Roland-Garros: the FFT will protect players against cyberbullying during the tournament

Insults, death threats… After a defeat, tennis players often have to face the wrath of frustrated bettors or disappointed fans when they consult their social networks. But attacking an athlete, even behind a screen, is punishable by law. However, the players find themselves alone in the face of this torrent of hatred, with sometimes heavy psychological consequences. Some even end up falling into depression. And meanwhile, the perpetrators of this intimidation are rarely prosecuted.

In this context, Roland-Garros has decided to react to try to eradicate this scourge for the 2023 edition of the Parisian tournament. Indeed, the French Tennis Federation (FFT) has announced the implementation of a tool to fight against cyberbullying and hate speech, which will be made available to all players involved in all tables. of the French Grand Slam.

To do this, the FFT has decided to rely on the expertise of the start-up Bodyguard, at the origin of a content moderation solution on social networks. Born in 2017, it has developed an algorithm to automatically filter hateful messages and violent comments on platforms such as Facebook, Twitter, Instagram or YouTube. “The objective is to preserve the players and their mental health in a direct or indirect way because those around them can also read these comments but also to banish people who come to spread their hatred and their aggression. Tennis is one of the most popular sports. most affected by this scourge”notes Yann Guérin, Head of Sport at Bodyguard.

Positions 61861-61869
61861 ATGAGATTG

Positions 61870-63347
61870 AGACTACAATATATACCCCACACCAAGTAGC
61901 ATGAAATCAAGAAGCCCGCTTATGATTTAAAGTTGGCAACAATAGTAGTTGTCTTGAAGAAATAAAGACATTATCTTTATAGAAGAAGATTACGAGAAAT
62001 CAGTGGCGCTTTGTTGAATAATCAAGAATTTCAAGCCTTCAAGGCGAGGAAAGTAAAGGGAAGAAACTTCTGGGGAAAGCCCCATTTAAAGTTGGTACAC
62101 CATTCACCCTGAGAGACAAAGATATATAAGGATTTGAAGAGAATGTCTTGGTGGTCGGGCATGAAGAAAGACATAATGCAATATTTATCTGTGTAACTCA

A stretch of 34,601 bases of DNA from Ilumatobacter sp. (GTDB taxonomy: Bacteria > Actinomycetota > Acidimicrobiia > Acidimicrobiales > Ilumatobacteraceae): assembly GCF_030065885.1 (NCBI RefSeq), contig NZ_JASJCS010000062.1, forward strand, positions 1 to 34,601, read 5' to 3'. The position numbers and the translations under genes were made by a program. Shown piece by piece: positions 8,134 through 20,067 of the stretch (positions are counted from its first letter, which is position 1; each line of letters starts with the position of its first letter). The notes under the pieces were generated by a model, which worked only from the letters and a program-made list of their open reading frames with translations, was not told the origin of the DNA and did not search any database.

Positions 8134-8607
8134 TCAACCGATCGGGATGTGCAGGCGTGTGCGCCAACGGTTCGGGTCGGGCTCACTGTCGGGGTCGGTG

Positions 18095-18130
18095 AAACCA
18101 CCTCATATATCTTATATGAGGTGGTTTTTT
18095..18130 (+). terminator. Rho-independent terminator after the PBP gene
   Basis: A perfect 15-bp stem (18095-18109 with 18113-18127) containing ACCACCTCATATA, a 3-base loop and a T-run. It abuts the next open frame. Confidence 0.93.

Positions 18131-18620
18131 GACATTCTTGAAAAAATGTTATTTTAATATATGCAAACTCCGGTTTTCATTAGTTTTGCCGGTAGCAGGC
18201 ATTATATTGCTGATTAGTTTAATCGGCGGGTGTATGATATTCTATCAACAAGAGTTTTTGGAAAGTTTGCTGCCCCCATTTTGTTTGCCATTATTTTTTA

As part of Roland-Garros, the French start-up will provide daily reports to the organizers, in particular to inform them of the number of messages received and deletions made, and will alert them in real time in the event of an identified attack. At the request of the FFT, it may also provide extracts from the messages and the ID of the perpetrators of hate speech in the context of legal action. “It’s great for the mental well-being of the players. It clears the mind. Everyone will be able to present themselves more freely on the court. I can’t wait to see how the players feel”rejoiced Amélie Mauresmo, the tournament director.

To benefit from this protection, players will only have to flash a QR code to connect their social networks to the Bodyguard solution. From then on, they will no longer receive public comments, which will allow them – hopefully – to experience a more serene tournament off the courts. As a reminder, online harassment is punishable by two years’ imprisonment and a fine of €30,000.

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